Topic: Energy and Environment

McCain, Obama, and Clean Coal

After you’ve watched federal policymaking for a number of years, you realize that the actual effectiveness of federal programs has absolutely no bearing on their survival or level of funding. That’s because the purpose of federal programs is not to solve problems, but to provide a menu of levers that politicians can pull to appeal to certain types of voters.  

We see this at play in the 2008 election with “clean coal,” which has attracted the attention of both candidates. Obama wants to “significantly increase the resources devoted to the commercialization and deployment of low-carbon coal technologies.” Meanwhile, McCain has pledged to spend $2 billion a year on clean coal technology if elected.

Since these pledges make for good bullet points in speeches, the campaigns don’t really care about the actual track record of federal subsidies to clean coal. But after the election, the next president should hesitate to increase such corporate welfare. Here is what I noted in Downsizing the Federal Government:

The federal clean coal program funds projects that burn coal in an environmentally friendly way, but the program is not very taxpayer-friendly. The Government Accountability Office found that many clean coal projects have “experienced delays, cost overruns, bankruptcies, and performance problems.” [GAO-01-854T] The agency examined 13 projects and found that “8 had serious delays or financial problems, 6 were behind their original schedules by 2 to 7 years, and 2 projects were bankrupt.”

One clean coal project in Alaska gobbled up $117 million of federal taxpayer money during the 1990s.[Washington Post, April 24, 2005] But the project never worked as planned, it cost too much to operate, and it was finally closed down as a failure. But project failure is not a problem in Washington because costs are benefits to politicians. Thus in 2005 Republican legislators inserted $125 million of taxpayer money into an energy bill to revive the failed Alaska project.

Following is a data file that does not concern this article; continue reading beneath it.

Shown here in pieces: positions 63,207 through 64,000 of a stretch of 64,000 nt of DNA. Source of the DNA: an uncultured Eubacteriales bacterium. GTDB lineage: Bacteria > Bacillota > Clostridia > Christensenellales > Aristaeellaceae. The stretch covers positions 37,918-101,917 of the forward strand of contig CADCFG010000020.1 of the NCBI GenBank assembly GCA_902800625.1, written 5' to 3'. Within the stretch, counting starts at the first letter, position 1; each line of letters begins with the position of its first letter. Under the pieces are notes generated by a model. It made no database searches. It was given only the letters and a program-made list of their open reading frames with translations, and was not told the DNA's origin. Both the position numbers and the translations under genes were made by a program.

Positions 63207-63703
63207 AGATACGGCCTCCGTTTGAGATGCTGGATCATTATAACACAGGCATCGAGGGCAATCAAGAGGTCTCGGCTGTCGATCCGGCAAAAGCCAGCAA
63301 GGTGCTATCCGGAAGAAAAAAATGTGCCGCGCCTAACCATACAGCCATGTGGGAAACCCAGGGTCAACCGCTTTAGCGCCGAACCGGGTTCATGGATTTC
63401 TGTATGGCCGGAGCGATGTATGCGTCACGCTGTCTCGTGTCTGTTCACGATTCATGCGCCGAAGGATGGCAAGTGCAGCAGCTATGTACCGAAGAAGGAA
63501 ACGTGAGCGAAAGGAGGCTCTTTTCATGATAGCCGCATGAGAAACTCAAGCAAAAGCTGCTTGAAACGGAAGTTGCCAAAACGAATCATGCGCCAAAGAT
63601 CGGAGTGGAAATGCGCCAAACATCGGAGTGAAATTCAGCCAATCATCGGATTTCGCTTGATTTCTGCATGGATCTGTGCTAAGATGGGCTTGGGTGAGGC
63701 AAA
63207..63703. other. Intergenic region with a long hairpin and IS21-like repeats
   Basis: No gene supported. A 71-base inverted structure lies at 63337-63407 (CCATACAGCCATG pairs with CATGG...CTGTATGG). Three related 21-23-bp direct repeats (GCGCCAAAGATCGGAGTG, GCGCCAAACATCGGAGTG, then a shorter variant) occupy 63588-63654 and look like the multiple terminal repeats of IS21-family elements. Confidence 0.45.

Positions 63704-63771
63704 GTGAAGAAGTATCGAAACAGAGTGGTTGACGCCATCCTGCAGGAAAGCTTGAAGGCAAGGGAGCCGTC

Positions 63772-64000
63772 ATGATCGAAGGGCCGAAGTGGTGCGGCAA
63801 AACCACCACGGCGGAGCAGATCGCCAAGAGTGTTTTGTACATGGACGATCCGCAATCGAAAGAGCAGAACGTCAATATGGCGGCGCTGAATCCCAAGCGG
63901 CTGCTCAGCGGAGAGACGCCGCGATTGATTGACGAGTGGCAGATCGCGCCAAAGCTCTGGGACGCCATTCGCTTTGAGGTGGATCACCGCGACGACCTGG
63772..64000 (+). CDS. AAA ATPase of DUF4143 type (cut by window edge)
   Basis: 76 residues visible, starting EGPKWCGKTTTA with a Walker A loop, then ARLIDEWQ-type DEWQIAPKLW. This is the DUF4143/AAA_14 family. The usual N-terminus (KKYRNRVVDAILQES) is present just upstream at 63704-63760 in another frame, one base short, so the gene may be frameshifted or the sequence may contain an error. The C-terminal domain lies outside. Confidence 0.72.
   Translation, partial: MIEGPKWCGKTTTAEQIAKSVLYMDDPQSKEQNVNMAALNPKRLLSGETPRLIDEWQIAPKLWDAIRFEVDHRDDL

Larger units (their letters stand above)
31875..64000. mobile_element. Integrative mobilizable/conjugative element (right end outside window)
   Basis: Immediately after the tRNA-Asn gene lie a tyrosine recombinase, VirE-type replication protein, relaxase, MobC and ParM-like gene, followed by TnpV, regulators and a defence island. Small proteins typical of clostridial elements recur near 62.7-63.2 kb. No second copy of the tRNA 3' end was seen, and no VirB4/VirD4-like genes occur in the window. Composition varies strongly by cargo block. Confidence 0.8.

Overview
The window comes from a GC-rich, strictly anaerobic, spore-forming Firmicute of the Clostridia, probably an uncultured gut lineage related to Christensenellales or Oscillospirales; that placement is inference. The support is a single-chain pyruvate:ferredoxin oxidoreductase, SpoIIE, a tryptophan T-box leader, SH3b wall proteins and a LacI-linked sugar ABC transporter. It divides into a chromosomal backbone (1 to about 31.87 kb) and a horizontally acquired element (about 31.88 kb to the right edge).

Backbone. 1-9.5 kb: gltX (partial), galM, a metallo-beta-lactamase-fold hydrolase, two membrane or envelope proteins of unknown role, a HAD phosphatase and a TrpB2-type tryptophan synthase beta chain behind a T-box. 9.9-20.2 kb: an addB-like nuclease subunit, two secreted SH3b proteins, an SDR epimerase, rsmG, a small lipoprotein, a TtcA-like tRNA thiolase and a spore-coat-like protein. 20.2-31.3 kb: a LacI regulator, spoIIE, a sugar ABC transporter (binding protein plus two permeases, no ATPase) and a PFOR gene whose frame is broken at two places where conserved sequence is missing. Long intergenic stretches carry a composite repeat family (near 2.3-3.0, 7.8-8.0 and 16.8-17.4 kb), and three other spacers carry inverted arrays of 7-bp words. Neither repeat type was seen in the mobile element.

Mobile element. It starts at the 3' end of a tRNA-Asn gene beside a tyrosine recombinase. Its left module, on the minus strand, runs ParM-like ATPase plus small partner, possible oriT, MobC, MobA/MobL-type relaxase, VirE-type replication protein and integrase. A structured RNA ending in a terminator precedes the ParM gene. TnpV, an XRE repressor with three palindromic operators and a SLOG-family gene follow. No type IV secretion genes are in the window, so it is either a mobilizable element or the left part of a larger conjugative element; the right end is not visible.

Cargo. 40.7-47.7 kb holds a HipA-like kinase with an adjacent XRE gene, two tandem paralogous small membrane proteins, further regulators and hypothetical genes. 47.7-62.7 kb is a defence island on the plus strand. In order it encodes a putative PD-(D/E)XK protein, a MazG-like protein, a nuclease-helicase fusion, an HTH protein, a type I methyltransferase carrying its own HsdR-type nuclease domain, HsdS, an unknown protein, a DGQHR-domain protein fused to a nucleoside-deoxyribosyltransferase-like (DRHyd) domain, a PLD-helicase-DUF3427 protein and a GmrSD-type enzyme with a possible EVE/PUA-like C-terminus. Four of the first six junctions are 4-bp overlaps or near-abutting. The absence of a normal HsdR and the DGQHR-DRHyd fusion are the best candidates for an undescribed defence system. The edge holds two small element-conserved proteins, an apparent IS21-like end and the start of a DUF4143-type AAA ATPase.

Choosing What to Worry About

Paul Krugman’s column in today’s NYT laments the lack of a national policy to combat global warming. He writes:

It’s true that scientists don’t know exactly how much world temperatures will rise if we persist with business as usual. But that uncertainty is actually what makes action so urgent. While there’s a chance that we’ll act against global warming only to find that the danger was overstated, there’s also a chance that we’ll fail to act only to find that the results of inaction were catastrophic. Which risk would you rather run?

He then cites the work of Harvard economist Martin Weitzman, who surveyed the results of a number of recent climate models and found that (in Krugman’s words) “they suggest about a 5 percent chance that world temperatures will eventually rise by more than 10 degrees Celsius (that is, world temperatures will rise by 18 degrees Fahrenheit). As Mr. Weitzman points out, that’s enough to ‘effectively destroy planet Earth as we know it.’”

Krugman concludes, “It’s sheer irresponsibility not to do whatever we can to eliminate that threat” and he calls for opprobrium against those who might impede global warming legislation: “The only way we’re going to get action, I’d suggest, is if those who stand in the way of action come to be perceived as not just wrong but immoral.”

There is merit to the argument that society should consider a policy response to the threat of global warming. A small chance of an enormous calamity equals a risk that may deserve mitigation. That’s why people buy insurance, after all.

However, Krugman doesn’t accept that argument — at least, not when applied to other worrisome risks that trouble people whose politics are different than his. Less than two months ago, he wrote this about another future crisis: